Thursday, 20 June 2013

Are community-based cooperatives the future for newspapers?

Newspapers are all wallowing in Shit Creek and Paddles R Us has gone out of business. The Internet has murdered print media, punters read it on the phone and advertisers no longer see the point. Right?

Not exactly. Not according to Carnegie UK Trust and Co-operatives UK.

This week they ran a meeting designed ultimately to inspire the creation of community-owned media.

Interesting. A paddle-packed cargo ship steaming to the rescue? Maybe.

Local newspaper offices are closing, staff being laid off and those remaining working from central hubs. And circulations and advertising revenues are tumbling almost as fast as standards of literacy.

But there really isn't much point in sitting around with our heads in our hands bemoaning the glory years and trying to work out who to blame for the current situation.  

As it goes, I don't think the media is doomed, merely in a state of hysterical paralysis and almost complete transformation. 
People will always want news and therefore there's a need to collect and present it. The public will always be prepared to pay for something that meets a need. Businesses will always want to use this interaction to sell more things. What we drastically need is an understanding of how this will work and, crucially, how to make it pay. 

Writer and consultant on co-operatives Dave Boyle presented a compelling argument for things community-based, insisting they are now authentic and cool and no longer "care in the..." or remotely tie-dyed. 

The jewel in the crown of community is that it "changes the nature of viability". Which means that something that grows out of the community in order to serve that community doesn't need to make wads of profit for shareholders and the like. 

It also means that the objective of a community-owned newspaper would necessarily be finite. A paper for the people of, say, Oxdown would have no interest in spreading to surrounding towns. Empire building is so last century.

Dave even bandied the notion that readers would pay for quality content. Gasp. They would invest and support too. Wow. Heady stuff.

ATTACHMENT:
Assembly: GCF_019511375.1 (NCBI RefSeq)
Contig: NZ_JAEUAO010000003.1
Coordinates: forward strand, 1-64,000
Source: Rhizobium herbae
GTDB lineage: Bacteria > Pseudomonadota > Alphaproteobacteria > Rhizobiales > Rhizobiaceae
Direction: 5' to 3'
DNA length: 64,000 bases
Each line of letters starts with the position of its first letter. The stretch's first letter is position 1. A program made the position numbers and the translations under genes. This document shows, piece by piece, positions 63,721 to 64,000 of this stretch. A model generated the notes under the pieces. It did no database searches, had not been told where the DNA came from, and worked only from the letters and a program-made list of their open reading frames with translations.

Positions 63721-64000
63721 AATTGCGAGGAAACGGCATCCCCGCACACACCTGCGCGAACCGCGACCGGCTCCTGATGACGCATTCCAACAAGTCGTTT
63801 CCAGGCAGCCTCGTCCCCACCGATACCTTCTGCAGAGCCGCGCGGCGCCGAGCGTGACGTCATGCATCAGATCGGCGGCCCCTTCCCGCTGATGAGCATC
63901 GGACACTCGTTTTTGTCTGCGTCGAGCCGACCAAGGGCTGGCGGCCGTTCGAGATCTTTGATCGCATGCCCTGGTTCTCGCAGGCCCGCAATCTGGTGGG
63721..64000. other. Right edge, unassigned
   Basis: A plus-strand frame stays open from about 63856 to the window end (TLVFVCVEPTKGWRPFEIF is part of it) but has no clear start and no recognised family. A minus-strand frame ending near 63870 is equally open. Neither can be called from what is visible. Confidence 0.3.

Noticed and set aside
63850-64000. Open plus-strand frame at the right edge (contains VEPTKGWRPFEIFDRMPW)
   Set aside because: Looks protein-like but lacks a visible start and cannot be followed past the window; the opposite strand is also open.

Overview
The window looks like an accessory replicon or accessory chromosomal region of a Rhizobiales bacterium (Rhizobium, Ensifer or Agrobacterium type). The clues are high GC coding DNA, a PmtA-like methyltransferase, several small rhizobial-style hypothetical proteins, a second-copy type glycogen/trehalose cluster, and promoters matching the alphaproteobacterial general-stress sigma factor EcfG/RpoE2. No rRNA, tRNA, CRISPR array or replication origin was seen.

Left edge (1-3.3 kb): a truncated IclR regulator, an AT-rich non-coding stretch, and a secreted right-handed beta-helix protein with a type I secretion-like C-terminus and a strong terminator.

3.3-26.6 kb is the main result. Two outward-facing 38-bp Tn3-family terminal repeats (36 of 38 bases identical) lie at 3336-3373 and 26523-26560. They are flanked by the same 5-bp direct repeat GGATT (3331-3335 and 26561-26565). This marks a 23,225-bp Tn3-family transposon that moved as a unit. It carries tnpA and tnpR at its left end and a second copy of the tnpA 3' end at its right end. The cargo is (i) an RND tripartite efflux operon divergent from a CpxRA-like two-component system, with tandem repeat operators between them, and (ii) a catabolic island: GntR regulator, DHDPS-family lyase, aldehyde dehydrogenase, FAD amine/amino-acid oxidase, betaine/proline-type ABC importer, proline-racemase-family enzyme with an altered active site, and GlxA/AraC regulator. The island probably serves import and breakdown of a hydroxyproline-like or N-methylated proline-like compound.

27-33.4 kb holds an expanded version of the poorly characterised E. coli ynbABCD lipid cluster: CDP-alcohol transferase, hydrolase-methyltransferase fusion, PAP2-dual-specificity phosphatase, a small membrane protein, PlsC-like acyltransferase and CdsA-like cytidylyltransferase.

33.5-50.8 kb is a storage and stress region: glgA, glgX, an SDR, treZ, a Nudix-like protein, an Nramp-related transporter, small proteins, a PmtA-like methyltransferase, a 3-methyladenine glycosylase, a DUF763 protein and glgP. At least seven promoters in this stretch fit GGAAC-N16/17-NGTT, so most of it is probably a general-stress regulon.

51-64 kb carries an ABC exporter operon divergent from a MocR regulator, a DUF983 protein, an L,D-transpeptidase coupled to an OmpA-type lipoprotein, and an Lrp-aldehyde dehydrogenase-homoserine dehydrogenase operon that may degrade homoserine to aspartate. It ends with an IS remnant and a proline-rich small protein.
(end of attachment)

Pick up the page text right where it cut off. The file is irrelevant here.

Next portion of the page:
And it does work. Of course it does. Paul Wood, managing director of the ground-breaking West Highland Free Press, (WHFP) talked us through the employee buy-out and subsequent success of the paper. 

But before you highly trained and experienced journalists rush away from your PR jobs or leave the lifeboat queue at your office to start a co-op it's probably worth a wee think. 

If you build it, they probably won't come. It doesn't matter how good the reporting and writing, a newspaper (or other media for that matter) will not simply draw consumers who will be dazzled by the brilliance of it all. Does anyone remember the Scottish Daily News? Journalists have something of a habit of overestimating their importance in the everyday lives of individuals. 

Likewise journalists are somewhat inclined to disregard any other aspect of the business. They are not interested in advertising sales, circulation people, marketing, distribution and so on. No one, in their eyes, is more important than the hacks. (Go on, look into your soul and tell me this isn't true.) However, it's a huge mistake. Whatever the structure of the media, the ends must meet and the product must sell. 

A news organisation (or any other business) must meet a need. Look at the (WHFP), it thrives in an area with a complex set of possibly unique challenges - by helping solve them. 

While print isn't dead... yet. It would be wise to, ahem, "think across the platforms". The forward-thinking news organisations know that people get their news on their smartphones, at their desks and tailor what they're doing accordingly. Actually, it's not really a point for consideration - it's a cold hard fact. Get online or give up and go home.

So where does that leave those flailing around looking for paddles? Hopefully inspired, but sensibly cautious. Oh, and if you're interested there is help to be had. and might be worth a look. 


  1. In the '90s I spent time working with community radio stations that were hyper local to the areas they served. There is no way they could ever make the profits the big boys make, but that was not their purpose. Many people said then that community radio stations had no future, but they're still around and people still listen to them. For the same reasons I think, community, or cooperative, newspapers do have a role and it will be very interesting to see if they can be a way forward for the newspaper industry, especially the regional industry. Being a journalist at the moment is a soul destroying business and I keep telling myself there has to be a way forward. I spend all day working at a computer and I for one do not want to have to read my news on screen, and I don't think I'm alone in that. Also, there's something about holding an actual newspaper or magazine in your hands, being able to flick backwards and forwards, dip in and out, that is satisfying and something you don't get via computer or phone - I find the bloody things always freeze! I sound like a dinosaur, but I'm not. I refuse to believe though that print will die out - it has a role to play, we just have to realise its role has changed and find a way to make it work in our high tech world. I will definitely check out the link for more information - God, I would love to start my own newspaper!

    1. I must say the idea of starting a paper is tempting, but I believe in order to succeed they need to come from the bottom up, not from a hack, like me, not fancying having a boss.
      The technology is getting better and better all the time so the 'reader experience' is less freezy and horrible and more like actual papers.


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